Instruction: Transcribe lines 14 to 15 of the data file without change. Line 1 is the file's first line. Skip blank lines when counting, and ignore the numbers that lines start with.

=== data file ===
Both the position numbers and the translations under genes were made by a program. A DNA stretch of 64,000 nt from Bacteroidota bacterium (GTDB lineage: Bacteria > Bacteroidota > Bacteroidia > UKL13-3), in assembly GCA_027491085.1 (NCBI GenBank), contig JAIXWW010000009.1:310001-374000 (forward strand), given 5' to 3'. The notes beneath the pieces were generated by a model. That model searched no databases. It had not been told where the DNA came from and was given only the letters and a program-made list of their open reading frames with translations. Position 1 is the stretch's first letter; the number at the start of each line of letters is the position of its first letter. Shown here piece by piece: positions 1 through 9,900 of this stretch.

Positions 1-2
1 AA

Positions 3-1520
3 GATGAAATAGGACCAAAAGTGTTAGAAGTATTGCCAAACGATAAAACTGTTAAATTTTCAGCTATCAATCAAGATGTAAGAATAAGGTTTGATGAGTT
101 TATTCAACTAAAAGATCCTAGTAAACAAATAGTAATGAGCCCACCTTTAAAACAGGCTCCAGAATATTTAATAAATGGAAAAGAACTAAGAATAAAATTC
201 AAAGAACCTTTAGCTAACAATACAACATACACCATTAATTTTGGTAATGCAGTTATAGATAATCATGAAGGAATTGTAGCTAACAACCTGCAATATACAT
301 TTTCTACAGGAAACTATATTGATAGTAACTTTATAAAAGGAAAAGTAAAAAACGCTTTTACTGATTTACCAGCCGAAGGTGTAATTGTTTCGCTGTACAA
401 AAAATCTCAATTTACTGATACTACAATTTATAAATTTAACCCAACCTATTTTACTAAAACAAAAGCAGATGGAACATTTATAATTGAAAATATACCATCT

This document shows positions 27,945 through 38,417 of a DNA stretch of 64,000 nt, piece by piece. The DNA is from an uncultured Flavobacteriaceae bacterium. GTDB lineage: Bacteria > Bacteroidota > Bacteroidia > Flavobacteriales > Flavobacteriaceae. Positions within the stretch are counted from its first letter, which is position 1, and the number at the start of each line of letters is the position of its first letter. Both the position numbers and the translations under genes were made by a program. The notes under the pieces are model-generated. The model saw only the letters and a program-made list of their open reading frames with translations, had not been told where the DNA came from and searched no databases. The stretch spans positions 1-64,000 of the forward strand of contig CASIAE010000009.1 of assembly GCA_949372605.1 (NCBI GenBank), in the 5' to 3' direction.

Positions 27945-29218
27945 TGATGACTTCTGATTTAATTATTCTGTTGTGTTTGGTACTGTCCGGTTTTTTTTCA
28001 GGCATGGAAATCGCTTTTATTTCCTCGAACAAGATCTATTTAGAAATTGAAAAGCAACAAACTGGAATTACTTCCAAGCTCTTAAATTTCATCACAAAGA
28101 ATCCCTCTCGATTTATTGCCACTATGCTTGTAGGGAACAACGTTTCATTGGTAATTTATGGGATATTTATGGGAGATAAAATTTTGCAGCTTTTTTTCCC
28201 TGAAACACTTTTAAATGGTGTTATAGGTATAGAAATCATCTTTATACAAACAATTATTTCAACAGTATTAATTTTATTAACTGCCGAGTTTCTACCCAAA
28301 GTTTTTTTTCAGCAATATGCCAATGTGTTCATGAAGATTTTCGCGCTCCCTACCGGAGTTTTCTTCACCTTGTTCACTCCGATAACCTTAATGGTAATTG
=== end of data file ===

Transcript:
28101 ATCCCTCTCGATTTATTGCCACTATGCTTGTAGGGAACAACGTTTCATTGGTAATTTATGGGATATTTATGGGAGATAAAATTTTGCAGCTTTTTTTCCC
28201 TGAAACACTTTTAAATGGTGTTATAGGTATAGAAATCATCTTTATACAAACAATTATTTCAACAGTATTAATTTTATTAACTGCCGAGTTTCTACCCAAA